The Musculoskeletal Institute has a patient-centric focus, resulting in care that’s improved, coordinated and timely. Dr. Pellegrini says these benefits extend to referring physicians as well—particularly for complicated cases that could use an extra set of eyes from a different specialist.

“I believe most referring physicians are primarily interested in taking care of their patients in a way that’s efficient and expedient,” he says. “Because we put an array of resources under one roof, it allows us to take care of some of the more complicated patient needs that can overwhelm a smaller practice with fewer resources. Our team approach can be very beneficial in certain patient situations.”

For more information, contact Dr. Pellegrini at pellegvd@musc.edu.
 

MUSC Health Sports Medicine, a specialized group of orthopedic doctors and other medical providers within MUSC’s Musculoskeletal Institute, is passionate about providing comprehensive, personalized care to athletes. 

“We’re focused on the evaluation, diagnosis, treatment (both operative and nonoperative) and rehabilitation of injury or pain conditions in the muscles, bones and joints that impact athletes and active people,” says Shane Woolf, M.D., chief of orthopedic sports medicine at MUSC Health.

At MUSC Health Sports Medicine, patients have access to integrated care—from the time of injury until they’re back at play. Patients also benefit from the group’s concentration on education and research, which promotes best practices and novel techniques that demonstrate an expert level of sports medicine care.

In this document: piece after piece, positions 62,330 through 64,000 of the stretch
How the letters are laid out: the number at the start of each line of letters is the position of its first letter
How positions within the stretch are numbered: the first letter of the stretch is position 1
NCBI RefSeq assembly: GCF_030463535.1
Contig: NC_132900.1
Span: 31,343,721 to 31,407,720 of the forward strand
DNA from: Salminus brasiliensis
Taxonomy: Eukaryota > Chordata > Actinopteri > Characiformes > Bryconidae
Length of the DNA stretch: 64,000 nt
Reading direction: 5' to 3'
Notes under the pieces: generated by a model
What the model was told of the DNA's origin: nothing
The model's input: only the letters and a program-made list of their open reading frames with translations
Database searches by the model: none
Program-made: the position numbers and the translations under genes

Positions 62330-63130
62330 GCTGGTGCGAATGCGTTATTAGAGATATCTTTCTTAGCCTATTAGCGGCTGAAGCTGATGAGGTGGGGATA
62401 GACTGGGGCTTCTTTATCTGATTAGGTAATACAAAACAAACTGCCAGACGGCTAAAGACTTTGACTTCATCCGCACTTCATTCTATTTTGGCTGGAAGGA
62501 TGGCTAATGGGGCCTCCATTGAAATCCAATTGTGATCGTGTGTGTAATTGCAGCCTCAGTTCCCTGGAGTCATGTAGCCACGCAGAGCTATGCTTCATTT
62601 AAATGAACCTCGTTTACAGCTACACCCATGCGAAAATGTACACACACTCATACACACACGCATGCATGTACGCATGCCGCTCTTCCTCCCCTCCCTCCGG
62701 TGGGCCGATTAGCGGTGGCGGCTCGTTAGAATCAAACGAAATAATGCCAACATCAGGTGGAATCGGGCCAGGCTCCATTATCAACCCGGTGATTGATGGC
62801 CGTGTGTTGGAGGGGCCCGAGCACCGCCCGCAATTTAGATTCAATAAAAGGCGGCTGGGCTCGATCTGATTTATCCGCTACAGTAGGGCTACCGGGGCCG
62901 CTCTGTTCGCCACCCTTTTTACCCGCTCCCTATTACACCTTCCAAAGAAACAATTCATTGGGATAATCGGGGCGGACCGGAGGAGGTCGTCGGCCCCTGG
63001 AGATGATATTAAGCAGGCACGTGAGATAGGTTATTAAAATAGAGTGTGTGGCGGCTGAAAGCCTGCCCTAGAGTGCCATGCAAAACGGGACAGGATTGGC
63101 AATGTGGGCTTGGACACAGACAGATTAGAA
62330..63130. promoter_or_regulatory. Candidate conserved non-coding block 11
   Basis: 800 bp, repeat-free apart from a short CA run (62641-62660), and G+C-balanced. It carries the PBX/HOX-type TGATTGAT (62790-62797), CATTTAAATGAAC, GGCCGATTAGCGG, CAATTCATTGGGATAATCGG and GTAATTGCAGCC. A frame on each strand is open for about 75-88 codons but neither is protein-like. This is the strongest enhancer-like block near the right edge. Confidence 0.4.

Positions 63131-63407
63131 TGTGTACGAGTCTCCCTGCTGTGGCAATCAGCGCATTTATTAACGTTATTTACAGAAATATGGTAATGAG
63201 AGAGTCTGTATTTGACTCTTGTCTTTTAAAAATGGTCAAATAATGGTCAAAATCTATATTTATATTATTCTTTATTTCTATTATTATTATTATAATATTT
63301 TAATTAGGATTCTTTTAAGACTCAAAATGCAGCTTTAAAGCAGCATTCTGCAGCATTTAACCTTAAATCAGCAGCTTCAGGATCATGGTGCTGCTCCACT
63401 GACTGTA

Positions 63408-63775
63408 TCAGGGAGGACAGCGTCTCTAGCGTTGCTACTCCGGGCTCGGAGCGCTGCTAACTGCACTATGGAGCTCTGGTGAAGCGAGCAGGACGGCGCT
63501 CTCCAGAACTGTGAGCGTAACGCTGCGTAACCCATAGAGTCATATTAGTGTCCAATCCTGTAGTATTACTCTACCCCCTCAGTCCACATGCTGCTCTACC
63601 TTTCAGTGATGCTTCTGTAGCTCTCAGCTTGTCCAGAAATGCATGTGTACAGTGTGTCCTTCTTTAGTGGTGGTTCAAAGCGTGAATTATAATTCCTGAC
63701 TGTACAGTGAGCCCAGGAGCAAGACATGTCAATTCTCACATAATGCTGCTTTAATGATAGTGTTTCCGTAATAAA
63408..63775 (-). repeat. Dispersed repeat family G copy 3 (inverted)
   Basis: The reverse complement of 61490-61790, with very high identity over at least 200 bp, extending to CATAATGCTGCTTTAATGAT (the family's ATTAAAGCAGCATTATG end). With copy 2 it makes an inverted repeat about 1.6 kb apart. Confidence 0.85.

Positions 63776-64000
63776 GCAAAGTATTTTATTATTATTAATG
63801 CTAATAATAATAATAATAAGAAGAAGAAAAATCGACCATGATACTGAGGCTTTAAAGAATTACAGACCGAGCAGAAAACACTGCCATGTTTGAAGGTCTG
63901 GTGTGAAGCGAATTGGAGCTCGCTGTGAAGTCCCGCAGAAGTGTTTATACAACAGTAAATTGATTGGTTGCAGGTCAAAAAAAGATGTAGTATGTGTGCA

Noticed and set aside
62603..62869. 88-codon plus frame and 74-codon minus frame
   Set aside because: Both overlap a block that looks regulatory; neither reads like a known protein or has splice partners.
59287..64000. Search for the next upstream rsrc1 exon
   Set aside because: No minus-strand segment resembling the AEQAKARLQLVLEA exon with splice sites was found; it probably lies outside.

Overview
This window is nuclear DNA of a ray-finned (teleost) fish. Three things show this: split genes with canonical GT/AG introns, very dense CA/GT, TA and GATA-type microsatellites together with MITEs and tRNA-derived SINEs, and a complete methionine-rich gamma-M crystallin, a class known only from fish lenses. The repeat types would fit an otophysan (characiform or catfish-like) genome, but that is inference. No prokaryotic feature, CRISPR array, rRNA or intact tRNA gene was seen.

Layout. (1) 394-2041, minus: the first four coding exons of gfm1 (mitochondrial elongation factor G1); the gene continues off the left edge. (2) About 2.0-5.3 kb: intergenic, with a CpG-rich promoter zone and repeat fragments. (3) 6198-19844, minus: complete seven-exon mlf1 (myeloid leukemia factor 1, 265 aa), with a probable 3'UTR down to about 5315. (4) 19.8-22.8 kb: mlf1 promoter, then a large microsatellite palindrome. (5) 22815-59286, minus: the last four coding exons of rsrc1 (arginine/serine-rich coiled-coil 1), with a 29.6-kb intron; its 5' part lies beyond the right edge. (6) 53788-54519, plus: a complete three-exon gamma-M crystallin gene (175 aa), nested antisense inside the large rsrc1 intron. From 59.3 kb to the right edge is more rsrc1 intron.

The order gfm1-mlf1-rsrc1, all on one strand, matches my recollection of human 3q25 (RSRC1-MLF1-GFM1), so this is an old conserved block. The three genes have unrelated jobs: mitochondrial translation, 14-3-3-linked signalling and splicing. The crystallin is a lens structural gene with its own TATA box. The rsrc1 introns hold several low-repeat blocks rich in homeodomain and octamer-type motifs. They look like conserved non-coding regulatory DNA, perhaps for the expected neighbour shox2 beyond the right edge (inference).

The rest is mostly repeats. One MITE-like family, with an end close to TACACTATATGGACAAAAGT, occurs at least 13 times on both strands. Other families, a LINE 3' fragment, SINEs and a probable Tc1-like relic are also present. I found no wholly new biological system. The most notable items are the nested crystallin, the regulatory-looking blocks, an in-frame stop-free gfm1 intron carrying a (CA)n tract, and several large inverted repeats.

Beyond Orthopedic Treatment for Athletes

What sets MUSC Health Sports Medicine apart from most orthopedic groups? According to Dr. Woolf, the answer is in the scope of what—and who—they treat. “I like to consider orthopedic sports medicine as primarily soft tissue orthopedic trauma, as opposed to general orthopedic trauma, which involves primarily treating fractures,” he says. “We all treat broken bones, but at MUSC Health Sports Medicine, our orthopedic sports medicine specialists are skilled in the repair or reconstruction of cartilage, muscle, ligament and tendon injuries and joint instability.”